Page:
• Dr. Engelbert Ruoss

Governing Future Challenges in Mediterranean Protected Areas

The intention of the book, just published in cooperation between CNR-ISMAR and the UNESCO Chair at USI – Università della Svizzera italiana, was to examine current Governance and Management Systems (GMS) of Protected Areas (PA) in the Mediterranena Area and to assess their appropriateness to face future challenges, providing reciprocal benefits to local communities and environment.

The argument is well known and discussed, nevertheless in reality the approach of the governance models still show their roots in the traditional top-down approaches with a management system focused on coordination. Commonly they have not yet adopted integrated evidence-based approaches with inclusive participation and decision-making processes.

The following guiding questions with regard to governance and management in protected areas are:

  • What are the current evidences of PAs?

  • How are the GMS facing these evidences?

  • What procedures are established to support the change processes (e.g. stakeholder involvement, participatory processes, local governance or delegated authority)?

  • What will be the future evidences and challenges of the PAs? What is the estimated time frame of the changes expected?

  • What GMS approaches and adaptation mechanisms will be needed to overcome future obstacles?

  • What is needed to launch the GMS transformation processes?

  • Which instruments and incentives could support bottom-up decision making?

The book contains eight articles, addressing different types of PAs: Biosphere Reserves, World Natural and Cultural Heritage sites, Marine and Terrestrial Protected Areas, Natura 2000 Areas, National and Regional Parks. They are increasingly facing challenges such as marine litter, invasive alien species, climate change, loss of biodiversity etc. Challenges that cannot be overcome without an appropriate GMS based on a real participatory approach and balance between conservation and development strategies.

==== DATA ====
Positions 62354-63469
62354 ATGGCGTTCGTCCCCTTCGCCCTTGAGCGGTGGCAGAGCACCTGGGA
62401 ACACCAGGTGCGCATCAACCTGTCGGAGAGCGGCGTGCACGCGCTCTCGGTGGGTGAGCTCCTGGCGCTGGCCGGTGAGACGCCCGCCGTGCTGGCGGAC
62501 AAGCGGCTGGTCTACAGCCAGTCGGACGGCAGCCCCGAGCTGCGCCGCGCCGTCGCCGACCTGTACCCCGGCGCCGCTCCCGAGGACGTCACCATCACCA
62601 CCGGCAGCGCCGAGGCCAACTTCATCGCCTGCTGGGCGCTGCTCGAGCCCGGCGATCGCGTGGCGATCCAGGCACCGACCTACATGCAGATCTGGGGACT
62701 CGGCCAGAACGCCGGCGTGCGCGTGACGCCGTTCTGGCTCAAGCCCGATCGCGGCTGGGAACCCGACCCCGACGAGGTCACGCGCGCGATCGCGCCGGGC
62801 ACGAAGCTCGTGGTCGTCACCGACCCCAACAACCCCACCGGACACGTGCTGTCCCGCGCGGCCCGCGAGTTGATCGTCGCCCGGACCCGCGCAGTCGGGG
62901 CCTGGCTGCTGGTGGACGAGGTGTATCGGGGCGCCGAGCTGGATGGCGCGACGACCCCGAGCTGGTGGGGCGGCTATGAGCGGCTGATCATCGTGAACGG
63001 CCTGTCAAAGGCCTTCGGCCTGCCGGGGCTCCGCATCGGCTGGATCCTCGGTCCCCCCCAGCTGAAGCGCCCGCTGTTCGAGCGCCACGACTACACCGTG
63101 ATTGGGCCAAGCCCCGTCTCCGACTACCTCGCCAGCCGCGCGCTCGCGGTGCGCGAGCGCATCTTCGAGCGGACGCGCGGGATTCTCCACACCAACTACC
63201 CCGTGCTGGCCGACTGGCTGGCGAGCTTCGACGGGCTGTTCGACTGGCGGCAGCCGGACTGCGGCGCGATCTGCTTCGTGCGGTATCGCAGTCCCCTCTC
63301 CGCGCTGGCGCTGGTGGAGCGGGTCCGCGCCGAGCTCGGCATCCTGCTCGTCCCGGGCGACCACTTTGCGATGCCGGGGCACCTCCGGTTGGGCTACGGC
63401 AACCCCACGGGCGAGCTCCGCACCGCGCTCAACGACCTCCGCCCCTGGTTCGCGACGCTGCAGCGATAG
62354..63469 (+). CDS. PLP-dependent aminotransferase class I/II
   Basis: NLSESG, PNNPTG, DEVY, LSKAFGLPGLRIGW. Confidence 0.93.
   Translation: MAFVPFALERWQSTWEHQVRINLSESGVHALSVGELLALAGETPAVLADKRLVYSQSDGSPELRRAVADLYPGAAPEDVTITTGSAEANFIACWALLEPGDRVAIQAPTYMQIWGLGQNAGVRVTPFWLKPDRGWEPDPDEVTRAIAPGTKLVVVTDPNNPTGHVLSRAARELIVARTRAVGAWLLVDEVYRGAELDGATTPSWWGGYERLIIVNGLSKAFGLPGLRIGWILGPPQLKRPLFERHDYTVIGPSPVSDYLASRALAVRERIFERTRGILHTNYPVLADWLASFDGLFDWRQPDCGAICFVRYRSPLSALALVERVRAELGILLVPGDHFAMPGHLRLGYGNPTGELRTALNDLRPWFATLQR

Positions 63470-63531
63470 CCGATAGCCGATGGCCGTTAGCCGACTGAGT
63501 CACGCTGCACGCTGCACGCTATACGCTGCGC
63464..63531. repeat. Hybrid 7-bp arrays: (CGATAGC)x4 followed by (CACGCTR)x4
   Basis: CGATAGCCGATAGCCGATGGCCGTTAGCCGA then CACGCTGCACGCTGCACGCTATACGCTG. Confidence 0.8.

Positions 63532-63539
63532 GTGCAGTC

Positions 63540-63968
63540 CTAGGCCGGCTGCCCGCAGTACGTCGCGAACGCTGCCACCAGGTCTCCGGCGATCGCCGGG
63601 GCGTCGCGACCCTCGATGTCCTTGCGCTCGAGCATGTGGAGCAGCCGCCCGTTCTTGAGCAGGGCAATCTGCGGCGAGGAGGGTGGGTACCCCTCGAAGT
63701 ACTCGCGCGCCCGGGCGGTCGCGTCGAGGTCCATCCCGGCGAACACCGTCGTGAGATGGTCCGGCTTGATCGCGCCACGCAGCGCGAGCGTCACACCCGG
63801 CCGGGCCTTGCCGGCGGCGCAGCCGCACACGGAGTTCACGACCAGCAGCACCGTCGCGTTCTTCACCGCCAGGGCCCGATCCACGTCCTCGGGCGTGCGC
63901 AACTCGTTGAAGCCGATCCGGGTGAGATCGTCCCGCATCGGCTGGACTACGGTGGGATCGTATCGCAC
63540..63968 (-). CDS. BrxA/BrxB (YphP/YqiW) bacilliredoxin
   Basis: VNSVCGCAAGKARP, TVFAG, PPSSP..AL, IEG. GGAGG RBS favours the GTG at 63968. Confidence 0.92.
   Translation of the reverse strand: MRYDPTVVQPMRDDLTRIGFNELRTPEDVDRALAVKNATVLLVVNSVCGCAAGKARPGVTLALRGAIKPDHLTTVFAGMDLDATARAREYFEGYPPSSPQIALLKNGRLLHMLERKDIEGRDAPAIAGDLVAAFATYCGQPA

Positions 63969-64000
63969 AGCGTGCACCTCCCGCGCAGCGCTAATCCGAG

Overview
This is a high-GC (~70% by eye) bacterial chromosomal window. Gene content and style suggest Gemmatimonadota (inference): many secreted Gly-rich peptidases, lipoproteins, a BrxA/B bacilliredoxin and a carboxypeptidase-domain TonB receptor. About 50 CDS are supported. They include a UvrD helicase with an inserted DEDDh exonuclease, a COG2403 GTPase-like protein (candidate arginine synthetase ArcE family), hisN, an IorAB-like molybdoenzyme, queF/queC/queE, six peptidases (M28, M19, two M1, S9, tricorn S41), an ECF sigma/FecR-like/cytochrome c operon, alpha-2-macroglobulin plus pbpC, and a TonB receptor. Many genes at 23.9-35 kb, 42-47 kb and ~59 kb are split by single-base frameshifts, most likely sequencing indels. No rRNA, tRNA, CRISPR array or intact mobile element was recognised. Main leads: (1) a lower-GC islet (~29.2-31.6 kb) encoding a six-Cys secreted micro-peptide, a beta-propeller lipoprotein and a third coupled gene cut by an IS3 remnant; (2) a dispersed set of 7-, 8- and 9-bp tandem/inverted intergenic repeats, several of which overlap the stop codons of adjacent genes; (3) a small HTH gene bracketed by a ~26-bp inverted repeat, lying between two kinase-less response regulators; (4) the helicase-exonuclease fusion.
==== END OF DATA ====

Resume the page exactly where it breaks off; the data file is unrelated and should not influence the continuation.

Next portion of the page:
Management Systems in areas with international institutional frameworks

The first three articles introduce the main essentials and constraints to establish new territorial Governance and Management Systems and to adapt them to national and international institutional frameworks. The three dimensions of the integrated concept, Top-down, Bottom-up and Outside-in could improve existing or establish innovative and effective tools to involve local communities and the multiple stakeholders in the decision-making processes. In the case of marine Natura 2000 network, a key conservation instrument in Europe, the ecological observatory of the Adriatic Sea (ECOAdS) illustrates a conceptual design of a common knowledge and monitoring framework and shared data management practices at transnational level overcoming the site fragmentation. The UNESCO Biosphere Reserve Programme is tailored particularly to experience and establish holistic GMS, balancing conservation and sustainable development. The delegation of authority and accountability to the single Biosphere Reserves could enable them to be prepared and to promptly react to emergencies related to current and future challenges.